China state media plays down the severity of COVID wave before WHO meeting

BEIJING: China state media downplayed the seriousness of the COVID-19 pandemic that was sweeping the nation on Tuesday, even as its scientists were scheduled to brief the World Health Organization on the virus’s development later in the day.

China’s dramatic U-turn on COVID limits on December 7 and the reliability of its case and fatality data have drawn more attention at home and abroad, leading several nations to implement travel restrictions.

The “zero COVID” approach championed by President Xi Jinping sparked protests, the largest display of public dissent during his ten-year rule, which came at the same time as China’s worst economic development in over 50 years.

Further COVID Deaths were Recorded in China

Funeral homes report an increase in business as the virus spreads unchecked, and international health experts estimate that the world’s most populated nation will experience at least one million fatalities this year. Three further COVID deaths were recorded in China on Monday, up from one on Sunday.

5,253 people have officially died since the outbreak started. Those’s Daily, the Communist Party’s official newspaper, cited many Chinese experts in a story on Tuesday who claimed that the majority of people who contracted the virus disease experienced very mild symptoms.

According to Tong Zhaohui, Vice President of Beijing Chaoyang Hospital, “severe and critical illnesses account for 3% to 4% of infected patients now admitted to designated hospitals in Beijing.”

According to Kang Yan, director of West China Tianfu Hospital at Sichuan University, in the previous three weeks, a total of 46 severely ill patients—or around 1% of symptomatic infections—were hospitalized in intensive care units. To the local health officials, the infection has spread to more than 80% of the population in the southwest Sichuan province.

China’s health officials were encouraged by the World Health Organization on Friday to periodically communicate detailed and up-to-date information on the COVID situation.

Tuesday’s meeting of a technical advisory committee will feature a presentation on viral sequencing by Chinese scientists, who have been asked by the agency to participate.

Financial Times report

China has also been required to disclose information on hospitalizations, fatalities, and immunizations.

Some in China return to regular activity after COVID infections

According to a Tuesday Financial Times report, the European Union has provided free COVID vaccines to China in an effort to assist control the outbreak.

According to the Swedish EU presidency’s announcement on Monday, EU government health authorities will meet on Wednesday to discuss a coordinated response to the outbreak in China.

The US, France, Australia, India, and other countries will mandate COVID testing for Chinese travelers, and Belgium announced it will check effluent from Chinese flights for new COVID types.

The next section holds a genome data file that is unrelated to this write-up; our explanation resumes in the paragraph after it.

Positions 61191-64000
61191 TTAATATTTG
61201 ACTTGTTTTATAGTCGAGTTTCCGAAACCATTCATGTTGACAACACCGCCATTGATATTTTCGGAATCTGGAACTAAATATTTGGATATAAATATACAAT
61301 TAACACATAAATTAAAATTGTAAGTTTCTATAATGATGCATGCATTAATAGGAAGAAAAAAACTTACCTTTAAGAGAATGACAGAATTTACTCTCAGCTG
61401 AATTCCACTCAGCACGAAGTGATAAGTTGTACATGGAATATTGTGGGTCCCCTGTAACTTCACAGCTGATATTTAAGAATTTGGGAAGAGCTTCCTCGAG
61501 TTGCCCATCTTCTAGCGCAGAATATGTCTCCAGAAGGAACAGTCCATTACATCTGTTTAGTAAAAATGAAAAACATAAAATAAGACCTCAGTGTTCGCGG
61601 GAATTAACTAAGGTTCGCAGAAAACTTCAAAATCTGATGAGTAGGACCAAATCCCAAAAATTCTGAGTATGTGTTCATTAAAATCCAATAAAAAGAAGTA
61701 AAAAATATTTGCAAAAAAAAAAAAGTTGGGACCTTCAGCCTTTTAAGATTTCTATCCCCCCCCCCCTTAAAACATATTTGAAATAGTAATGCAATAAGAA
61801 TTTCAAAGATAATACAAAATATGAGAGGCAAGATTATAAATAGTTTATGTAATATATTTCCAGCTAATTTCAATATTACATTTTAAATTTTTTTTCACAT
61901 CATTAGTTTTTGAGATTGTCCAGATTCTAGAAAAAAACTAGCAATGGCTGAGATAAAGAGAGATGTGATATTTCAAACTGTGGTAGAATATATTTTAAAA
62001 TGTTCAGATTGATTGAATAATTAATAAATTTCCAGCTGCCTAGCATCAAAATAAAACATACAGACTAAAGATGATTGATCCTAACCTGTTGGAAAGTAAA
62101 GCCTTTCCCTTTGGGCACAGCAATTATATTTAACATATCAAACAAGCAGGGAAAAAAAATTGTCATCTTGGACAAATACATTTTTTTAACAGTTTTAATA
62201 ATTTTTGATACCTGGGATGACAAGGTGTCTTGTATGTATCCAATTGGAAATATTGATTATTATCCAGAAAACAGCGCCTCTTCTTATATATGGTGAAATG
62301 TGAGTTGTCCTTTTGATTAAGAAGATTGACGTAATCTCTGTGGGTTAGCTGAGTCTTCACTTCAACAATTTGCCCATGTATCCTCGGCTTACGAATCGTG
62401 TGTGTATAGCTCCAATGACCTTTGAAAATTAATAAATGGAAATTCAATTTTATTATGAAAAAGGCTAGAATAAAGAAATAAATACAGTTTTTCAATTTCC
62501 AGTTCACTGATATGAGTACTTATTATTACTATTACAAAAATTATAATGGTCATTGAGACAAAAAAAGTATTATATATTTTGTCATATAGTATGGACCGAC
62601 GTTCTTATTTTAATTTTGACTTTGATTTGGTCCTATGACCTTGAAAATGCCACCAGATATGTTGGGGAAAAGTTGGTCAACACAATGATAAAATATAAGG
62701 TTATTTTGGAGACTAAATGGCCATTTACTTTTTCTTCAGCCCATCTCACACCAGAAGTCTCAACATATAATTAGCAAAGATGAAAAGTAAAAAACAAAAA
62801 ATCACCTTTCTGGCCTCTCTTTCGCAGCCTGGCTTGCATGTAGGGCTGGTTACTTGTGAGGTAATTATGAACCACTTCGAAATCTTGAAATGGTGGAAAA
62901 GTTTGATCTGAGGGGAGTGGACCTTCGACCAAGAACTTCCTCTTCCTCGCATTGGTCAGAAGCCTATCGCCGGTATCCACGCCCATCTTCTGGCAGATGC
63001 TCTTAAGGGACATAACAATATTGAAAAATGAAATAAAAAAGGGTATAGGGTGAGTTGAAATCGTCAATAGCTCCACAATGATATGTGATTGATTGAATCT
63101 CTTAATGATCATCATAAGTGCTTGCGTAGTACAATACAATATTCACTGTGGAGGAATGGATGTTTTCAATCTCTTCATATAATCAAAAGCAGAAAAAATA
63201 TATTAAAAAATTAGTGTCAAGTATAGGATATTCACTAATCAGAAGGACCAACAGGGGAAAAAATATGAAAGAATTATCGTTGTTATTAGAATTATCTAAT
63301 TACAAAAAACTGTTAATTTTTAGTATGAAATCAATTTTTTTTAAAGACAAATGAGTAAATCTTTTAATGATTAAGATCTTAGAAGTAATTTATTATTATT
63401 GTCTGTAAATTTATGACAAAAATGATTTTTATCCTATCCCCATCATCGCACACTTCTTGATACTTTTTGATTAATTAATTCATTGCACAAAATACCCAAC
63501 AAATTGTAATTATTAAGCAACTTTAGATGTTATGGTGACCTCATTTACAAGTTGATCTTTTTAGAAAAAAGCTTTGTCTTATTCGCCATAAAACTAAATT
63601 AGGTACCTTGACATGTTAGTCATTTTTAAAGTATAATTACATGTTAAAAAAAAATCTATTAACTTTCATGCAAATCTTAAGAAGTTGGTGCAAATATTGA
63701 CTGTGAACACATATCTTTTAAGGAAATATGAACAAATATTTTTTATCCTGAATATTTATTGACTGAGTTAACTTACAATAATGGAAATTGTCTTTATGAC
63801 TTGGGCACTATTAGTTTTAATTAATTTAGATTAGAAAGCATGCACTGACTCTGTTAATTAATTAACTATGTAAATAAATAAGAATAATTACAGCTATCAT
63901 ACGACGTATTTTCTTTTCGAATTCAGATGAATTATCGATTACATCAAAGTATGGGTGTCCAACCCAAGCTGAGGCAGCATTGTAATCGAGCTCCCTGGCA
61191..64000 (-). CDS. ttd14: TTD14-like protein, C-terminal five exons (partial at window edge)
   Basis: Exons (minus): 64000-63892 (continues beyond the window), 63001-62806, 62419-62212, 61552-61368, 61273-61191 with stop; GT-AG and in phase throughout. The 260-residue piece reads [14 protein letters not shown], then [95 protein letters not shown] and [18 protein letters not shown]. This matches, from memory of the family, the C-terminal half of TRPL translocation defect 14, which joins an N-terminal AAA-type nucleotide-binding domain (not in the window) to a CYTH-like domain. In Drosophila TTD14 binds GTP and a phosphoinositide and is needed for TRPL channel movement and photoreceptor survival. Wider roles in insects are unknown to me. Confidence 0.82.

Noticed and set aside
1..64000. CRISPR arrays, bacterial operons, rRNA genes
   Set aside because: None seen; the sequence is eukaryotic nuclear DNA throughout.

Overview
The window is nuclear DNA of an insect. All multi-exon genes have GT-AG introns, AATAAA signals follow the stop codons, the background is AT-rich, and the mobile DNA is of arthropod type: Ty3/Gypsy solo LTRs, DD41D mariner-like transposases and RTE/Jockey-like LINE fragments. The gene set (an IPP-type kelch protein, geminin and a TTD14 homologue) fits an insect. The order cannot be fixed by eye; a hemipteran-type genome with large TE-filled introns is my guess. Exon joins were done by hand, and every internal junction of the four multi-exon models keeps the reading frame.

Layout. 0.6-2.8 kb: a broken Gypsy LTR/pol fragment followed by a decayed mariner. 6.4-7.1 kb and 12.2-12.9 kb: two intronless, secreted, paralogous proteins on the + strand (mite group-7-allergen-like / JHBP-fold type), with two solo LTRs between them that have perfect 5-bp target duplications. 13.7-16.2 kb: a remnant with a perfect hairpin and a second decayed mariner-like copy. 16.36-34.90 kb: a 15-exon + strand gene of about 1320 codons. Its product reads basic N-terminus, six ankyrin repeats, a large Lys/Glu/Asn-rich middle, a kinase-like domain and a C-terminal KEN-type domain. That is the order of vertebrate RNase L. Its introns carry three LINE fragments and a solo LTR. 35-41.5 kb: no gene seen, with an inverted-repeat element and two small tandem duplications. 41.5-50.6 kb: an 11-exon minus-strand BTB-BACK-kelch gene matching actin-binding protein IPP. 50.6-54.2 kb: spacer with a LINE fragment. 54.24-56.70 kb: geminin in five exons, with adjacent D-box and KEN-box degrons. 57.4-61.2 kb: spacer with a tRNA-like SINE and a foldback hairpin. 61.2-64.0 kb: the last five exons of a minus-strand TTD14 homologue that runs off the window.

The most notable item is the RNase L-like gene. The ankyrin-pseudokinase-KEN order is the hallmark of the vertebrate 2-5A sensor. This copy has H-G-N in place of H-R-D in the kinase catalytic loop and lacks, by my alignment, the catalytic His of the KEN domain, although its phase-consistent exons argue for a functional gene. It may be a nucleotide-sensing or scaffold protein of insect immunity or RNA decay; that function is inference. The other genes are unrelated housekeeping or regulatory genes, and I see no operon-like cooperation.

According to China, any new mutations may be more contagious but less damaging, and the country has disputed criticism of its COVID data.

State-run CCTV stated in a commentary late on Monday that “according to the political reasoning of some people in Europe and the United States, whether China opens or does not open is equally the wrong thing to do.”

Economic Concerns

Asian equities are suffering as worries about the development prospects of the second-largest economy in the world rise as sick Chinese workers and consumers.

According to data released on Tuesday, China’s manufacturing activity decreased at a faster rate in December due to the COVID wave’s disruption of output and harm to demand.

90% of the company’s original objectives were met by December shipments from Foxconn’s Zhengzhou iPhone plant, which had its production halted late last year due to a COVID epidemic that resulted in worker exits and protests.

According to Kristalina Georgieva, the chief of the International Monetary Fund, a “bushfire” of diseases that spread through China in the upcoming months will undoubtedly harm that country’s economy this year and slow down global growth. The most deadly weeks of the pandemic are now underway in China.

“The authorities are doing very little right now to stop the spread of illnesses, and any areas of the country that aren’t already experiencing a significant COVID wave will be short,” according to the report.

According to mobility statistics, economic activity was down nationally and was likely to stay that way until the illness wave started to slow down, they noted.

According to China’s Ministry of Culture and Tourism, domestic travel during the New Year break totaled 52.71 million, which was flat year over year and barely 43% of 2019 levels, before the pandemic.

Over 26.52 billion yuan ($3.84 billion) in income was generated, an increase of 4% from the previous year but only roughly 35% of the amount generated in 2019, according to the ministry.


Expectations are higher for the Lunar New Year, which falls later this month and when some experts predict that daily COVID cases have already peaked in many regions of the nation.

According to Chinese state media, certain hotels in the southern Chinese resort city of Sanya are fully booked for the time.

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